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Elder Law, Fraud, Telemarketers, and Theft

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f/k/a yesterday (May 21st) has a post worth reading on elder law issues. Here’s an excerpt:

‘In yesterday’s New York Times article “Bilking the Elderly, With a Corporate Assist” (May 20, 2007), Charles Duhigg tells the shameful tale of how “Large companies are selling vast databases of personal information to thieves, despite evidence their services are used for fraud.” More often than not, the fraud is aimed at the elderly, who tend to be easy to find (at home), too-trusting, lonely enough to actuall enjoy chatting with telemarketers, and a little bit too desirous of striking it rich. The NYT article deserves a full perusal. You’ll learn how information brokers like infoUSA make millions of dollars selling information about people like you and me to shady characters seeking lists of victims. Indeed:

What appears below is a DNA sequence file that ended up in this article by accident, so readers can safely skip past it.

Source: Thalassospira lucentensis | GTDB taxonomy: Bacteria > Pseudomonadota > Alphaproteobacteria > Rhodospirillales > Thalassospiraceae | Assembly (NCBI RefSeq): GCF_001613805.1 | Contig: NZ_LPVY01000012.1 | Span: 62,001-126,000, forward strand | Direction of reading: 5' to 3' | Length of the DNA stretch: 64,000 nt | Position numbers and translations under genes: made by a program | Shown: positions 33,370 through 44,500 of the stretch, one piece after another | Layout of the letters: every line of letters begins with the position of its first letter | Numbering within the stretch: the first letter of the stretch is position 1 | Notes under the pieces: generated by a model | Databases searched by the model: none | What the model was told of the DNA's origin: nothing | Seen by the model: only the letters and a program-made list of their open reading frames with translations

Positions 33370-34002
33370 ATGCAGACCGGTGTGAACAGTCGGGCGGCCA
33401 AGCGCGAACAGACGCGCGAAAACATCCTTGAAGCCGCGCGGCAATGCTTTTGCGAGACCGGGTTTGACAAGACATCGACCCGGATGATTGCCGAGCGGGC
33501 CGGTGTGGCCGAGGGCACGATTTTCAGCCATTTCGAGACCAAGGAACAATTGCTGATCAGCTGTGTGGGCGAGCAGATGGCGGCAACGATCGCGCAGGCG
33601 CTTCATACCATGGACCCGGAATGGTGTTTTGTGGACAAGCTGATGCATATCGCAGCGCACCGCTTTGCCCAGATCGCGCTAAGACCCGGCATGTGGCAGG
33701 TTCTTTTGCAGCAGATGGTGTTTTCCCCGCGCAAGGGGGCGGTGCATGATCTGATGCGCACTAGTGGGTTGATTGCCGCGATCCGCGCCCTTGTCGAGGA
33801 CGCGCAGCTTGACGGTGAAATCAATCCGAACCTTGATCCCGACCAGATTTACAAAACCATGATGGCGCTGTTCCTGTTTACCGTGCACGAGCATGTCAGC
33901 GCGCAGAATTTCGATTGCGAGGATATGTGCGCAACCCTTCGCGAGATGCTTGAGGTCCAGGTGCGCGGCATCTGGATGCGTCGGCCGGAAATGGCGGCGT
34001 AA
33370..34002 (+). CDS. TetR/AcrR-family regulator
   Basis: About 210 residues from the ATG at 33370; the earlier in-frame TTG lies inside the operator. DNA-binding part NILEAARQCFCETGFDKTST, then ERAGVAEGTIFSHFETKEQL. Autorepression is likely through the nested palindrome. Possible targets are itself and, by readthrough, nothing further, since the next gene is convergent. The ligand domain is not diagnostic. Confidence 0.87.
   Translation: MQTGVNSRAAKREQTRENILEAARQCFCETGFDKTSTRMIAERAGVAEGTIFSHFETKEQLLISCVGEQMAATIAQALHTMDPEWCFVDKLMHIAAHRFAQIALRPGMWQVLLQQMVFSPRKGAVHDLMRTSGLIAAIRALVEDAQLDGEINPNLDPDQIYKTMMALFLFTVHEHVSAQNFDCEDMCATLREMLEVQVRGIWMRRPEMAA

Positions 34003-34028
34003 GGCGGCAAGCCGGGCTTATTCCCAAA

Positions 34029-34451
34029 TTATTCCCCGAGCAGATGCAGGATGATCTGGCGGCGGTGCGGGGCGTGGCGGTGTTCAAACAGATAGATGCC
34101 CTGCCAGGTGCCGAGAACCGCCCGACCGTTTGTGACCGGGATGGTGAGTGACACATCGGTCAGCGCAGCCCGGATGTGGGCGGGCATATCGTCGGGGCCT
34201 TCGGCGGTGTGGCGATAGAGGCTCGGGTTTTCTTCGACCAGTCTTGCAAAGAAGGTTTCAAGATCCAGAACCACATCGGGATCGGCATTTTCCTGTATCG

“Telemarketing fraud, once limited to small-time thieves, has become a global criminal enterprise preying upon millions of elderly and other Americans every year, authorities say. Vast databases of names and personal information, sold to thieves by large publicly traded companies, have put almost anyone within reach of fraudulent telemarketers. And major banks have made it possible for criminals to dip into victims’ accounts without their authorization, according to court records.”

In case you think the information-sellers don’t know how the information is being used, consider this paragraph from the article: …’ posted from: f/k/a

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